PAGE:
FIG. 3 shows another embodiment of the stepping motor according to the present invention which has a light-opaque disk 47 formed with a small hole 46, fixedly mounted on its rotary shaft 5 in place of the lug 6 of FIG. 1. The small hole 46 is detected by a photosensor 48 disposed in the housing 2 to provide a reset signal for the counter 35 every revolution of the light-opaque disk 47.
Although the foregoing description of the present invention is made with reference to a stepping motor in which a sensor is disposed inside the housing thereof, it will be apparent to those skilled in the art that a sensor can be disposed outside the housing of the stepping motor. This modification can be effected by providing means on the rotary shaft which is magnetically detected from the outside of the housing.
The present invention being described above, it will be obvious that the same may be varied in many ways. Such variations are not to be regarded as a departure from the spirit and scope of the present invention, and all such modifications are intended to be included within the scope of the following claims.
|Cited Patent||Filing date||Publication date||Applicant||Title|
|US4099722 *||Jul 30, 1975||Jul 11, 1978||Centronics Data Computer Corp.||Electronic slot machine|
|US4534560 *||May 20, 1983||Aug 13, 1985||Kabushiki Kaisha Universal||Slot machine|
|Citing Patent||Filing date||Publication date||Applicant||Title|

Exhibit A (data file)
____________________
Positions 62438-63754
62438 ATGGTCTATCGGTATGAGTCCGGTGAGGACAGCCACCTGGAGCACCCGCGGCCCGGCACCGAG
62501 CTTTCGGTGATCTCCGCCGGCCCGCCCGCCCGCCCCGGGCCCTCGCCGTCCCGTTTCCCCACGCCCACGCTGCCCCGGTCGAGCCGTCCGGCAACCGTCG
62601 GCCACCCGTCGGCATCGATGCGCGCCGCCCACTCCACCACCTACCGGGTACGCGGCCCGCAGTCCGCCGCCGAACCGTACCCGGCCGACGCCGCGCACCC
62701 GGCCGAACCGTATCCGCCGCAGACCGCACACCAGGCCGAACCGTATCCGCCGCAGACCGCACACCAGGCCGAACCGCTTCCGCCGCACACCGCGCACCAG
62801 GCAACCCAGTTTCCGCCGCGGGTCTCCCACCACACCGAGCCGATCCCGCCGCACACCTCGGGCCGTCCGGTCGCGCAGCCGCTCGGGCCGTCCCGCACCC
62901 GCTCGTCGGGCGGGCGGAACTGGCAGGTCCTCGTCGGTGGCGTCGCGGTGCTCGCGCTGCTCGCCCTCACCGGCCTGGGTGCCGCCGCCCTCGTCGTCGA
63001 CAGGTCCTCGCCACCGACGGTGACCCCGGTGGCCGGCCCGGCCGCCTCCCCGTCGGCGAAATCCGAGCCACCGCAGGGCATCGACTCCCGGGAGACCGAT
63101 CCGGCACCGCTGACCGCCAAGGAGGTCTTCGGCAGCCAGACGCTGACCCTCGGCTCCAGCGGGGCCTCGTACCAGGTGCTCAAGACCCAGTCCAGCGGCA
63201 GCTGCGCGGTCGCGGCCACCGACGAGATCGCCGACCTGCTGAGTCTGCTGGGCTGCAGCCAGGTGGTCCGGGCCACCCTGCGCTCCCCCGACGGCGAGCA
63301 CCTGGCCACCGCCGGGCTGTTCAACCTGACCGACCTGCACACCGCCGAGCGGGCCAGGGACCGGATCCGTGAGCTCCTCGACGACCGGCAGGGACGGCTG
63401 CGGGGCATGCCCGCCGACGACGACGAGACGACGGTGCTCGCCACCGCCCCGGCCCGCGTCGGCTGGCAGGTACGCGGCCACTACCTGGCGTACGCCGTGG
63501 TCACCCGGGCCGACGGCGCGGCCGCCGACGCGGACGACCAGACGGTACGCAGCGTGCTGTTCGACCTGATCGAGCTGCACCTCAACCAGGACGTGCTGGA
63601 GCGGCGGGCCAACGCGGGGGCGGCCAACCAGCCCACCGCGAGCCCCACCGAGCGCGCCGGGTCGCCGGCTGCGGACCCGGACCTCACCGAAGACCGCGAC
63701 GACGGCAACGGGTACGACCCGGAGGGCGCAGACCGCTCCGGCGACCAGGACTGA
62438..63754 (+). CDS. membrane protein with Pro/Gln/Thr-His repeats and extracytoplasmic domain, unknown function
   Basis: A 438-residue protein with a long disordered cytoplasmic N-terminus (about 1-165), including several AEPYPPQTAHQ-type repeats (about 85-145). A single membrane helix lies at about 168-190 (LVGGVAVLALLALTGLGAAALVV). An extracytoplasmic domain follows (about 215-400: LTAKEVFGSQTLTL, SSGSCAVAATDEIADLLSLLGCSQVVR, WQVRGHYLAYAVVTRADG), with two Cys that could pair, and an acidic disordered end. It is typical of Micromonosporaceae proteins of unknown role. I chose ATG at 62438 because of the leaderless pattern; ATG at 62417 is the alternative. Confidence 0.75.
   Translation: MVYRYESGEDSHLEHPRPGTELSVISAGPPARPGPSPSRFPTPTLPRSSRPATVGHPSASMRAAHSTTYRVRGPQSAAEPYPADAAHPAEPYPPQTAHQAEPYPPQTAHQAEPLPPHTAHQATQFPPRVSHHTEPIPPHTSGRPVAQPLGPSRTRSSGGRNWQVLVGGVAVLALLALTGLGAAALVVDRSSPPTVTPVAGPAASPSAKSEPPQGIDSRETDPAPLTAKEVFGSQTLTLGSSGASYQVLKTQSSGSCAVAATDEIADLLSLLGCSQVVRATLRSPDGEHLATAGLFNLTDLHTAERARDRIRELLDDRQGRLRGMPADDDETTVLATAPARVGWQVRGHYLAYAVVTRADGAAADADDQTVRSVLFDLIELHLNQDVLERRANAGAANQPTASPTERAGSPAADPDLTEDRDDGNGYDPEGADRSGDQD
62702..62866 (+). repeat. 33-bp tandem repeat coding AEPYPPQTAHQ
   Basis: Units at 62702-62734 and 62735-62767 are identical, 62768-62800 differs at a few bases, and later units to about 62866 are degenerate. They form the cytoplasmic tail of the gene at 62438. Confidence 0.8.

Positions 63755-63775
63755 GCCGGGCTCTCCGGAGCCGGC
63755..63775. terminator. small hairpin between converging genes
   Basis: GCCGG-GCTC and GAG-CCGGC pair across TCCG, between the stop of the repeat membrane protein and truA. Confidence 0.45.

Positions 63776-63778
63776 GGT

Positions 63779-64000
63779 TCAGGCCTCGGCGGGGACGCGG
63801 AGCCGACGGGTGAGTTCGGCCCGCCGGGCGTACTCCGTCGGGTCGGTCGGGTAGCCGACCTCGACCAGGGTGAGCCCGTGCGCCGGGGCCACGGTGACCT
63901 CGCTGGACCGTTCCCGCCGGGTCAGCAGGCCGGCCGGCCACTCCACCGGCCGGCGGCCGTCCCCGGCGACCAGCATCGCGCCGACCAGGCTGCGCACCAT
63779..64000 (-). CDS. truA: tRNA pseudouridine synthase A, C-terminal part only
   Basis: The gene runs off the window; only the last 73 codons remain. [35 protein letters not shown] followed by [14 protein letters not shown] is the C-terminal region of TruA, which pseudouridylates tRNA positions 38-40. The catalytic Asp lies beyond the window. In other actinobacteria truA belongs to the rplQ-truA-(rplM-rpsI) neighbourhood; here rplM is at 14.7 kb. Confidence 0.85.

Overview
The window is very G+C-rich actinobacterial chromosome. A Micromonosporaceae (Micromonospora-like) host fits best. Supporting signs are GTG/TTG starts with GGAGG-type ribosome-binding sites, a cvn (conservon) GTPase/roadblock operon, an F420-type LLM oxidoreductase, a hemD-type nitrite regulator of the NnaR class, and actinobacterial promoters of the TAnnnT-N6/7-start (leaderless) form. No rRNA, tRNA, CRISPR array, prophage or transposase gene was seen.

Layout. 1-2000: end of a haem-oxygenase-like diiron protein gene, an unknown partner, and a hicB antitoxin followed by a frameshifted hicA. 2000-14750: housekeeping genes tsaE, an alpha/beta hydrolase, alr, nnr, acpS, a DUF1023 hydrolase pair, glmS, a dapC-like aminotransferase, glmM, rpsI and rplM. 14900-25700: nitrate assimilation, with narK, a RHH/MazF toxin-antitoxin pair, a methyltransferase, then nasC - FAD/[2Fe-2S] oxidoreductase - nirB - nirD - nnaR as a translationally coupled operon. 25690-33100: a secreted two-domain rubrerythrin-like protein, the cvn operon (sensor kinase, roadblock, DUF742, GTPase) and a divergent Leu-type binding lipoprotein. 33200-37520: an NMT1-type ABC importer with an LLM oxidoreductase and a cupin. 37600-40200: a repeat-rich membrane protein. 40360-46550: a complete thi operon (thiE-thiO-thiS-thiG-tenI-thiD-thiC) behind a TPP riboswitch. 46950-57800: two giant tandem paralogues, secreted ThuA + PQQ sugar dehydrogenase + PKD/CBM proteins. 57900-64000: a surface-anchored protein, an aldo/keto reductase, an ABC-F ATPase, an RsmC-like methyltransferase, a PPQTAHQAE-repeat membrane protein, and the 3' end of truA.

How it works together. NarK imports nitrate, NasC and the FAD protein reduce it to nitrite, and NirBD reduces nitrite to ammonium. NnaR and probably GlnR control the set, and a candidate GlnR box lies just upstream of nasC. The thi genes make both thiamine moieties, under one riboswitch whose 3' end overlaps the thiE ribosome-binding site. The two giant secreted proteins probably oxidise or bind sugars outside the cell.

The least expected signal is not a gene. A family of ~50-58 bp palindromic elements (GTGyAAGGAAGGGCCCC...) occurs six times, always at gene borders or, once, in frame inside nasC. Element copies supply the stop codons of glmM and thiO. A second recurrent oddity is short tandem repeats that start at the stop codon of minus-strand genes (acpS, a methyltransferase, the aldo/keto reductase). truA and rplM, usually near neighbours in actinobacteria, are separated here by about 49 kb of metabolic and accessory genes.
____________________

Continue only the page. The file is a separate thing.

|US4912389 *||Dec 5, 1988||Mar 27, 1990||Kabushiki Kaisha Universal||Rotary position detector for stepping motor|
|US5003239 *||Jan 11, 1990||Mar 26, 1991||Baxter International Inc.||Peristaltic pump monitoring device|
|US5279556 *||May 7, 1992||Jan 18, 1994||Sharp Kabushiki Kaisha||Peristaltic pump with rotary encoder|
|US5839957 *||Sep 30, 1996||Nov 24, 1998||Casino Data Systems||Stepping motor driven reel mechanism having an encoder means integrally formed on the motor: apparatus and method|
|US5879234 *||Oct 1, 1997||Mar 9, 1999||Universal De Desarrollos Electronicos, S.A. (Unidesa)||Security system for reel type slot machine with physical mapping to control the win odds|
|US5938196 *||May 7, 1997||Aug 17, 1999||Universal De Desarrollos Electronicos, S.A.||Reel type slot machine with physical mapping to control the win odds|
|US5938529 *||Mar 17, 1997||Aug 17, 1999||Unislot, Inc.||Reel type slot machine having stepper motor monitoring system|
|US5988638 *||Oct 21, 1997||Nov 23, 1999||Unislot, Inc.||Reel type slot machine utilizing random number generator for selecting game result|
|US6003867 *||Oct 21, 1997||Dec 21, 1999||Unislot, Inc.||Reel type slot machine utilizing time-based random game result selection means|
|US7199546 *||Sep 15, 2004||Apr 3, 2007||Aruze Corp.||Motor stop control device utilizable for gaming machine and gaming machine using the same|